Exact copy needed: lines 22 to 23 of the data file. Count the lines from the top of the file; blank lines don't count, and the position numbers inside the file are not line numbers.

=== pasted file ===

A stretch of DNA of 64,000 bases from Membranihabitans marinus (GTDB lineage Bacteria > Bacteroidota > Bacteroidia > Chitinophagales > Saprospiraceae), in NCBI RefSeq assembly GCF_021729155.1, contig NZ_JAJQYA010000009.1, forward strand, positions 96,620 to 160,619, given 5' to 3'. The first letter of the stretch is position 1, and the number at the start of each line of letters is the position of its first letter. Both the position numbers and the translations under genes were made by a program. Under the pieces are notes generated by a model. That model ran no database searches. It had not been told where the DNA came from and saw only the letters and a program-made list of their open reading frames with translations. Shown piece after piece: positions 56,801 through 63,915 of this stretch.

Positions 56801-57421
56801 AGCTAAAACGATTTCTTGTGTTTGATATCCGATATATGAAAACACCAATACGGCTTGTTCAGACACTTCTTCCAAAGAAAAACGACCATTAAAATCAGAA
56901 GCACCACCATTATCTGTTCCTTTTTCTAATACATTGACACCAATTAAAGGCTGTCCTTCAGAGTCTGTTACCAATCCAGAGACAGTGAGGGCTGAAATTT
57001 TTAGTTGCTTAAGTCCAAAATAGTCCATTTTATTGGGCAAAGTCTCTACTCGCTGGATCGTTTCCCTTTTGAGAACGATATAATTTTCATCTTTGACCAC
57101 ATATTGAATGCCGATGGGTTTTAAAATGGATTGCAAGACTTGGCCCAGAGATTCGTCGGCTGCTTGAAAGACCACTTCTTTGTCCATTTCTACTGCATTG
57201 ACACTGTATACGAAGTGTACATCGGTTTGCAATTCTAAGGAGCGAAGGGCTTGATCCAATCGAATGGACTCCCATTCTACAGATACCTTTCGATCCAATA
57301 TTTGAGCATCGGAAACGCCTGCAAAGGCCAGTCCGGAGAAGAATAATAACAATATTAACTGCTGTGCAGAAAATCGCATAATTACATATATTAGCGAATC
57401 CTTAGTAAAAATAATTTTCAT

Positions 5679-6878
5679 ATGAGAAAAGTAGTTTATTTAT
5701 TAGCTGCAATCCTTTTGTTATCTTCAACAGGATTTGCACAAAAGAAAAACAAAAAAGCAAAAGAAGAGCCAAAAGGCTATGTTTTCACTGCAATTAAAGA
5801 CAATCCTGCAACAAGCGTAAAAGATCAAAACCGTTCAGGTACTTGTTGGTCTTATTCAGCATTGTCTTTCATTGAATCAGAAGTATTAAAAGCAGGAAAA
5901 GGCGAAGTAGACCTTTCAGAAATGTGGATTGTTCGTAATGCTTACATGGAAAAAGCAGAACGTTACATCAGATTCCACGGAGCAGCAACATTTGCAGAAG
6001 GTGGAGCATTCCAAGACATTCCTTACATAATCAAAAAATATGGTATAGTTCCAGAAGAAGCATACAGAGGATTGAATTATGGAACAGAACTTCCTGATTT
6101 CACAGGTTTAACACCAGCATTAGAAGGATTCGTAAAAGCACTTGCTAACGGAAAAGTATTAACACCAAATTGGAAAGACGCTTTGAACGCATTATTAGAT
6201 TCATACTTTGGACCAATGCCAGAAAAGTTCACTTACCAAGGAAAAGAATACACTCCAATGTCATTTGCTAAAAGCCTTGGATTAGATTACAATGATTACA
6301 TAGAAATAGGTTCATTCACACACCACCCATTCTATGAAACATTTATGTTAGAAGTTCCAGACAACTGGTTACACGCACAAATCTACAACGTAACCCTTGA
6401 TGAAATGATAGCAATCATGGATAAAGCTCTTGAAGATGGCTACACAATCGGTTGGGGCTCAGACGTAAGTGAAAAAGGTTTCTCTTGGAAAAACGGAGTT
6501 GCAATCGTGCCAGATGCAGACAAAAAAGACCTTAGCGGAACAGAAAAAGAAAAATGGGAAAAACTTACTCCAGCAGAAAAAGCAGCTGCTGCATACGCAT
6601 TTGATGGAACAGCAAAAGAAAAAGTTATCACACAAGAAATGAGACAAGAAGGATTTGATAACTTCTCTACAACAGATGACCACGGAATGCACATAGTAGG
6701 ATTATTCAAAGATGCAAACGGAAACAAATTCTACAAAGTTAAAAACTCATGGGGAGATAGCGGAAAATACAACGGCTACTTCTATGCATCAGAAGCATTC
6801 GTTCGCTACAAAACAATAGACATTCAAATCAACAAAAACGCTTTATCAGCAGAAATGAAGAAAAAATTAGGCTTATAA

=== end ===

6701 ATTATTCAAAGATGCAAACGGAAACAAATTCTACAAAGTTAAAAACTCATGGGGAGATAGCGGAAAATACAACGGCTACTTCTATGCATCAGAAGCATTC
6801 GTTCGCTACAAAACAATAGACATTCAAATCAACAAAAACGCTTTATCAGCAGAAATGAAGAAAAAATTAGGCTTATAA